The best-quality, high-price snow crab comes from the Gulf of St. Lawrence, where some Canadian processors use cryogenic freezers that produce a superior product, but most of this crab goes to the Japanese market. Most snow crab sections will be packed with some broken legs in the box and should be checked for excess glaze and broken pieces—the industry standard for broken pieces is 10%. Snow crabs are usually sold as sections or “clusters” (4 walking legs and a claw arm), typically graded 3/5 oz., 5/8 oz. and 8 ups; with 5/8 oz. sections comprimising the bulk of the production. The meat yield from snow crab is about 17% compared to approximately 25% in king crab and Dungeness crab. The dirty brown barnacle-covered shells of older snow crab shells may look unappetizing but can have higher meat content, making them a good bargain, according to some buyers. Most snow crab consumed in the US is imported, primarily from Canada
Key sustainability sourcing notes for snow crab based on landings from 2014-2016 and the most recent 2015 (Alaska & Russian Far East) Seafood Watch assessments and Marine Stewardship Council (MSC) Certifications (2013-2018):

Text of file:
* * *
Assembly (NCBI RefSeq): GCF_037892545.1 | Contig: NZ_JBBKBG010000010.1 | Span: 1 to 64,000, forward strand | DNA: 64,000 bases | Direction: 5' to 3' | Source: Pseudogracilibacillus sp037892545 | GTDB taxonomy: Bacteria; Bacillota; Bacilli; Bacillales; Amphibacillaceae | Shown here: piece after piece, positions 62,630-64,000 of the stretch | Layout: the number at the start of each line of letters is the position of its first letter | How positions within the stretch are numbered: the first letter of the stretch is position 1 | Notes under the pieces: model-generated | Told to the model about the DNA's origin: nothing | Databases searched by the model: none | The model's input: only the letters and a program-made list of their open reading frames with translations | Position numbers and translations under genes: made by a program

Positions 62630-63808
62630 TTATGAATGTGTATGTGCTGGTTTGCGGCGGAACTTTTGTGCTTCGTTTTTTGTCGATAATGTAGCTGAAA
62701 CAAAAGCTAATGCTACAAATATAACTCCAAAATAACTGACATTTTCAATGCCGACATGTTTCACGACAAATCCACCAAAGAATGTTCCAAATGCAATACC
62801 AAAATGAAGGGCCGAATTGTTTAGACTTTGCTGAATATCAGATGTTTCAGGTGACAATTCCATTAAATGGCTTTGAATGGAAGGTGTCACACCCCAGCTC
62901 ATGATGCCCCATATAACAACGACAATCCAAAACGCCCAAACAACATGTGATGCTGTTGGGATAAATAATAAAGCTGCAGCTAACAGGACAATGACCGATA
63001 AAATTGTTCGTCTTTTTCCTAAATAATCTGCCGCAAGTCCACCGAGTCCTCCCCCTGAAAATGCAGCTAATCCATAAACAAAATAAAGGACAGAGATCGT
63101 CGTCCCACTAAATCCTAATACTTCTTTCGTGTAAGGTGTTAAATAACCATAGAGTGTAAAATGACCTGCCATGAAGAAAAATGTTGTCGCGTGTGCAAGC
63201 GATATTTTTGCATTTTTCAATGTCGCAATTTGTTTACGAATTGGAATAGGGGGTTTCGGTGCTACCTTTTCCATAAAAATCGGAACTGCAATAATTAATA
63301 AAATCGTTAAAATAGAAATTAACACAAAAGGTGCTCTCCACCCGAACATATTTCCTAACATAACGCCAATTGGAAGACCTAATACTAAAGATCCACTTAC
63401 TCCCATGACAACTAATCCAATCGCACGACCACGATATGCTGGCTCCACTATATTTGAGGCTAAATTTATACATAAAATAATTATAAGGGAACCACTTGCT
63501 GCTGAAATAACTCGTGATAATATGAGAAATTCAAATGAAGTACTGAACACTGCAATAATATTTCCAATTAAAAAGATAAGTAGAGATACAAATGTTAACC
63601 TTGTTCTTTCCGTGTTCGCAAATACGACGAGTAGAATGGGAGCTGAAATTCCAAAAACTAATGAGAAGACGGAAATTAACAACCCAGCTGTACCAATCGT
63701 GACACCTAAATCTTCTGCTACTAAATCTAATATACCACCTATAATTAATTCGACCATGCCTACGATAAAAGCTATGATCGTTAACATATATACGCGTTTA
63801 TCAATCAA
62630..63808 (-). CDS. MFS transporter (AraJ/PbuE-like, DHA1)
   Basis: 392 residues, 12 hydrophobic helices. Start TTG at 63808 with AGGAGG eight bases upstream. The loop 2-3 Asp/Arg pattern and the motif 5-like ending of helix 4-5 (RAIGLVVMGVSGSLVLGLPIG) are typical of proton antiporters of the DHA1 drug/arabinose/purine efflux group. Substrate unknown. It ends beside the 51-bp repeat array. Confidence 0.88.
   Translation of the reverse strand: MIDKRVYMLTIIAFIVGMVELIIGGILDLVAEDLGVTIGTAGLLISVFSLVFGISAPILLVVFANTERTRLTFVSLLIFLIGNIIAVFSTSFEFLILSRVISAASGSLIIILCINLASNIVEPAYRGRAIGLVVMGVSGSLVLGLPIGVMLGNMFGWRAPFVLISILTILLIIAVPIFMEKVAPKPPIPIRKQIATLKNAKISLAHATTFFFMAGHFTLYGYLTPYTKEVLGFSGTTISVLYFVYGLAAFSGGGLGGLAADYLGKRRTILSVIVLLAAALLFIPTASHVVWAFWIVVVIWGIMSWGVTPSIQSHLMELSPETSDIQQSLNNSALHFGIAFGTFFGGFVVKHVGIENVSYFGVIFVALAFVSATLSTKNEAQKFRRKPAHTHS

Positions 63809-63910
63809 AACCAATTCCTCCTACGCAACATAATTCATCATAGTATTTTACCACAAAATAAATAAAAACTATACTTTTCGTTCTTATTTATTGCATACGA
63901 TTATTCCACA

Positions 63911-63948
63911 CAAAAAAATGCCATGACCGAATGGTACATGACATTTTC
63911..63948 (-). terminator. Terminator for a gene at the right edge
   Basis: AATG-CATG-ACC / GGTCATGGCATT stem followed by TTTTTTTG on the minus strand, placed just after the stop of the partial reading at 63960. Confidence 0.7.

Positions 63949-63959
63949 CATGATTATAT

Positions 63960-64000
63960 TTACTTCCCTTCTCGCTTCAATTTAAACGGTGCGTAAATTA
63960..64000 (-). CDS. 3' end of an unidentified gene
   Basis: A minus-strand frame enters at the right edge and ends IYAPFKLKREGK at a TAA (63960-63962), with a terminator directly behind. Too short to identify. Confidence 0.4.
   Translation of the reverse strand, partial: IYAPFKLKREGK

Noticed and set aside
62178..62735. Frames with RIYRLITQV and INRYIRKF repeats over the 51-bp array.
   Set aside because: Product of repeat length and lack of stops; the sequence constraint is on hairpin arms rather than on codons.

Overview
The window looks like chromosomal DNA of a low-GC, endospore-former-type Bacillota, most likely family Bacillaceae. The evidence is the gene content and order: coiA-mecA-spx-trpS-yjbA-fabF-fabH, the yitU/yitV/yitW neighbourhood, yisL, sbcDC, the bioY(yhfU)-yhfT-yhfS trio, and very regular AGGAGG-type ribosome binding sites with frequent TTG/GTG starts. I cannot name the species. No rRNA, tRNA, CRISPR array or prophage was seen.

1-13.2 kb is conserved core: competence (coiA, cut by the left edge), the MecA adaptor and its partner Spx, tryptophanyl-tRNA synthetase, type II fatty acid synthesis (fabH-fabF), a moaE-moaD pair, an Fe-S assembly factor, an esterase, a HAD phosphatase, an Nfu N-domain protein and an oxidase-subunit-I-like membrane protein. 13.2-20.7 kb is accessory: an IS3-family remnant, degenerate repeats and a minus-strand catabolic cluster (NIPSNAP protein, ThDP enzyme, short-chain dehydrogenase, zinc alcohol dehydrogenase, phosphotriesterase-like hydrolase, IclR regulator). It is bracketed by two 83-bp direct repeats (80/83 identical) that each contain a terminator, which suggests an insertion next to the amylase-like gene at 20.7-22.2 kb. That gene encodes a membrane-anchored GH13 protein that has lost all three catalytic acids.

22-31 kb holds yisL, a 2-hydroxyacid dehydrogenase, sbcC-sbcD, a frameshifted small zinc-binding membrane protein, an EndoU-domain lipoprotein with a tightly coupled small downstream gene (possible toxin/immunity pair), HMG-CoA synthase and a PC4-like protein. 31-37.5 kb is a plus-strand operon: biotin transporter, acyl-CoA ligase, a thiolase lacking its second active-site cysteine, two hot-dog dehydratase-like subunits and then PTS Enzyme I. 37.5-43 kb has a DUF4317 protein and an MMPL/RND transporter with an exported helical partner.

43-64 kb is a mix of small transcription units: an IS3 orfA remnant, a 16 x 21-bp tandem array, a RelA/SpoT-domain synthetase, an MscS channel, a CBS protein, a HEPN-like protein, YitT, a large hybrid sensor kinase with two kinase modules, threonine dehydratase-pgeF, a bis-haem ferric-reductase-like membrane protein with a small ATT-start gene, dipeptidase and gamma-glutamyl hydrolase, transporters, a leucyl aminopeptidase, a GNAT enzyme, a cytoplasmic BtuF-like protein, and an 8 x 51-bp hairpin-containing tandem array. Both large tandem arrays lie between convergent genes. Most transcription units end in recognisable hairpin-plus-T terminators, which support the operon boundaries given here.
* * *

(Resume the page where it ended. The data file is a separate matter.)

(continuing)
~50% of global snow crab landings are MSC-certified (~70% from Newfoundland and ~30% from Nova Scotia)
~20% of global snow crab landings meet the "Best Choice (green)" rating (Alaska)
~5% of global snow crab landings meet the "Avoid (red)" rating (Russia) - although most experts report significant IUU and under-reporting of snow crab among other crabs coming from Russia
~25% of global snow crab landings are unrated (~80% from Gulf of St. Lawrence* and 5% from Norway, Latvia, and Greenland combined)
*On March 20, 2018 Gulf of St. Lawrence fishery's MSC certification was suspended, and this is ~20% of global supply
In May, 2017, Seafood Watch retired all three of their snow crab assessments for Canadian fisheries
2016 global landings saw a decrease of ~5% from 2014 and ~15% from 2015
In Alaskan waters, female snow crabs can carry up to nearly 100,000 eggs, depending on their size. They hatch their larvae in the spring when there is plenty of food in the water column. Larvae, which look like tiny shrimp, live in the water and feed on plankton. The larvae molt and grow through three stages before becoming megalops, which look like crabs with long tails. Megalops seek out suitable habitat, settle, molt, and metamorphose into the first crab stage. From this point forward they look like miniature versions of the adult crabs, and will live on the bottom for the rest of their lives.